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Government Web 2.0: Overcoming Your Roadblocks . Number One Reason someone will tell you NO: They don’t understand Web 2.0 or what you’re trying to do. Where are the roadblocks? IT Legal Privacy Public Affairs Records Management Upper Management. Roadblocks for Web 2.0 .

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roadblocks for web 2 0

Number One Reason someone will tell you NO:

  • They don’t understand Web 2.0 or what you’re trying to do.
  • Where are the roadblocks?
  • IT
  • Legal
  • Privacy
  • Public Affairs
  • Records Management
  • Upper Management

Roadblocks for Web 2.0

everyone s feeling the pain

Futurist: Information Underload

By Mark Stencel

CQ Weekly, February 14, 2009

Some roadblocks are substantial… The “terms of service” on commercial sites that ordinary users might click right past are often at odds with what federal agencies can legally accept. Procurement laws possibly limit how the government may use free online tools, while other rules constrain how officials may collect feedback and track online behavior.

Technological and managerial concerns include fears that giving federal workers less fettered Web access will create security vulnerabilities and sap the bureaucracy’s limited network bandwidth. And perception problems abound, from posting government information on sites that display advertising to worries that employees will waste time “friending” college roommates and old flames.

“… on Jan. 20, the White House Web site rebooted with a prominent blog. At the same time, the new staff chafed at strict online security rules and struggled with outdated computers and software. “It is kind of like going from an Xbox to an Atari,” spokesman Bill Burton told The Washington Post.”

Everyone’s Feeling the Pain

so how did tsa do it

Leadership Support



Regular Communications

No Fear

Thick Skin

Little Victories Along the Way

So How Did TSA Do It?

tsa s internal web 2 0 ideafactory

IdeaFactory – launched in April 2007 to empower TSA’s workforce to improve security and business operations.

  • More than 20 new programs, initiatives or changes in Standard Operating Procedures implemented to date.
  • Created online community that enabled employees nationwide to “talk” to each other and opened lines of communication between field and HQ.

TSA’s Internal Web 2.0 - IdeaFactory

stated purpose of the ideafactory

“The IdeaFactory is a Web-based tool designed to enable innovation and organizational collaboration within the agency. This should be accomplished through user submission of ideas that can result in the creation of national programs or initiatives, changes in the Standard Operation Procedures, or local practices. The IdeaFactory is a special forum for the submission of ideason improving TSA; it is not an open-forum for complaints.”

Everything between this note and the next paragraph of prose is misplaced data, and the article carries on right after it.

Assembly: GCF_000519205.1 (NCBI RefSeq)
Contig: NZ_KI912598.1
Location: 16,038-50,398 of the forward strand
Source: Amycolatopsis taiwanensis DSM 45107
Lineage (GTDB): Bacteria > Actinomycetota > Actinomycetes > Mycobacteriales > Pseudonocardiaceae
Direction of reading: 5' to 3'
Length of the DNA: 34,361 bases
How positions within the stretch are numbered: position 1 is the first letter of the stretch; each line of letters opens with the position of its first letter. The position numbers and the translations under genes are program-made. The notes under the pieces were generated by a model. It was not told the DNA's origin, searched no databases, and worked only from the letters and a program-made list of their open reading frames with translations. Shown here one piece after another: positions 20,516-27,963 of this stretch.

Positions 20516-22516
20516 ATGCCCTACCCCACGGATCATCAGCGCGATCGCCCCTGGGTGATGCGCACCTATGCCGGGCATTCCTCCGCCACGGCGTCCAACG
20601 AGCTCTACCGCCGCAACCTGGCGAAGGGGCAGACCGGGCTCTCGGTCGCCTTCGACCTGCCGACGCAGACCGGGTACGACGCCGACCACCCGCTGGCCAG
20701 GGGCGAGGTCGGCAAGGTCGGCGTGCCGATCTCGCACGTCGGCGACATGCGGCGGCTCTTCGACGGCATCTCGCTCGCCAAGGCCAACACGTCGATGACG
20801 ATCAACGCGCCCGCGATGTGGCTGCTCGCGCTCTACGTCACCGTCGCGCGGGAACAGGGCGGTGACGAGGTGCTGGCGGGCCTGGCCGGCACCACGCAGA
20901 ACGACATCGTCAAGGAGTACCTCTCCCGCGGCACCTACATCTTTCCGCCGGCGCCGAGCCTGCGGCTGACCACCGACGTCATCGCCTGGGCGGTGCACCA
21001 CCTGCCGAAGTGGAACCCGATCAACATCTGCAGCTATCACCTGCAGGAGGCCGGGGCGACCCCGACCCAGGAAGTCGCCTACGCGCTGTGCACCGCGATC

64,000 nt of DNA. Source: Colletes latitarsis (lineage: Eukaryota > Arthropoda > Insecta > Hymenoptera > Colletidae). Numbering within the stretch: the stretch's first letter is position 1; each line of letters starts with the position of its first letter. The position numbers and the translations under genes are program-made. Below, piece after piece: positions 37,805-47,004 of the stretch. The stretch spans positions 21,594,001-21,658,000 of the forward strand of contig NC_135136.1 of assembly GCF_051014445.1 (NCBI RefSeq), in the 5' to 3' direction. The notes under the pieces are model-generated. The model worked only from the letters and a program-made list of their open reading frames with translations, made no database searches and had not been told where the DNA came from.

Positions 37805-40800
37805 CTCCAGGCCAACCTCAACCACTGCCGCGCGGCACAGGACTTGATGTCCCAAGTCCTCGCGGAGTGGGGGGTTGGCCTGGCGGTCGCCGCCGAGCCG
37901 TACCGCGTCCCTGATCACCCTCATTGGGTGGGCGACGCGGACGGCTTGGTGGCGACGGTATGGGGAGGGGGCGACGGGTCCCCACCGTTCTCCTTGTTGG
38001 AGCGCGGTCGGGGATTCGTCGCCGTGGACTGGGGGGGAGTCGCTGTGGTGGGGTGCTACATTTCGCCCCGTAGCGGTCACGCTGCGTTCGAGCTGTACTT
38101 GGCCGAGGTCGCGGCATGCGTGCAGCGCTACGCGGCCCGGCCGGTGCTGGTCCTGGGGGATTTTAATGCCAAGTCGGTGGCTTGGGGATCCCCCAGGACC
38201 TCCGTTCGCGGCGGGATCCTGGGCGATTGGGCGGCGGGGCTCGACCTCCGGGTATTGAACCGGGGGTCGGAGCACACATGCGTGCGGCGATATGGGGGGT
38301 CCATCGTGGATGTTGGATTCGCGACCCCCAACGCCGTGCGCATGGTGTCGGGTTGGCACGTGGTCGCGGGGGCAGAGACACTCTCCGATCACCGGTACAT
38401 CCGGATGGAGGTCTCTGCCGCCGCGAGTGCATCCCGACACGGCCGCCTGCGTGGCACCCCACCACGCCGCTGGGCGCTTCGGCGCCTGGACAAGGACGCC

Stated Purpose of the IdeaFactory

ideafactory terms of use

TSA IdeaFactory Terms of Use - Highlights

  • No posting of unprofessional, false, misleading, profane, or defamatory material. Posts that include
  • threatening, harassing or confrontational content; a suspected or actual breach of transportation security; or other
  • serious matters will be reported to appropriate authorities for action.
  • Employees are accountable for the statements they make and the views they express.
  • Use of the IdeaFactory is limited to TSA employees and contractors who are logging on to the TSA intranet
  • through networked TSA computers or personal computers using the TSA Virtual Private Network (VPN). 
  • TSA employees must safeguard and handle appropriately all SSI and other sensitive but unclassified information.
  • No Classified, Privacy Act-protected, and proprietary or procurement sensitive information can be posted. 
  • No Taking Credit for Another’s Ideas
  • Submissions Become TSA Property
  • No Unsolicited Proposals
  • No Endorsements – Comments that appear to constitute endorsements of commercial products or services will be
  • removed. 

IdeaFactory Terms of Use

ideafactory terms of use cont d

No Use for Submission of Claims - The IdeaFactory may not be used for the submission of any claim, demand,

  • informal or formal complaint, or any other form of legal and/or administrative notice or process, or for the
  • exhaustion of any legal and/or administrative remedy. 
  • No Limitations on Use by TSA - TSA does not guarantee that material submitted to the IdeaFactory will be used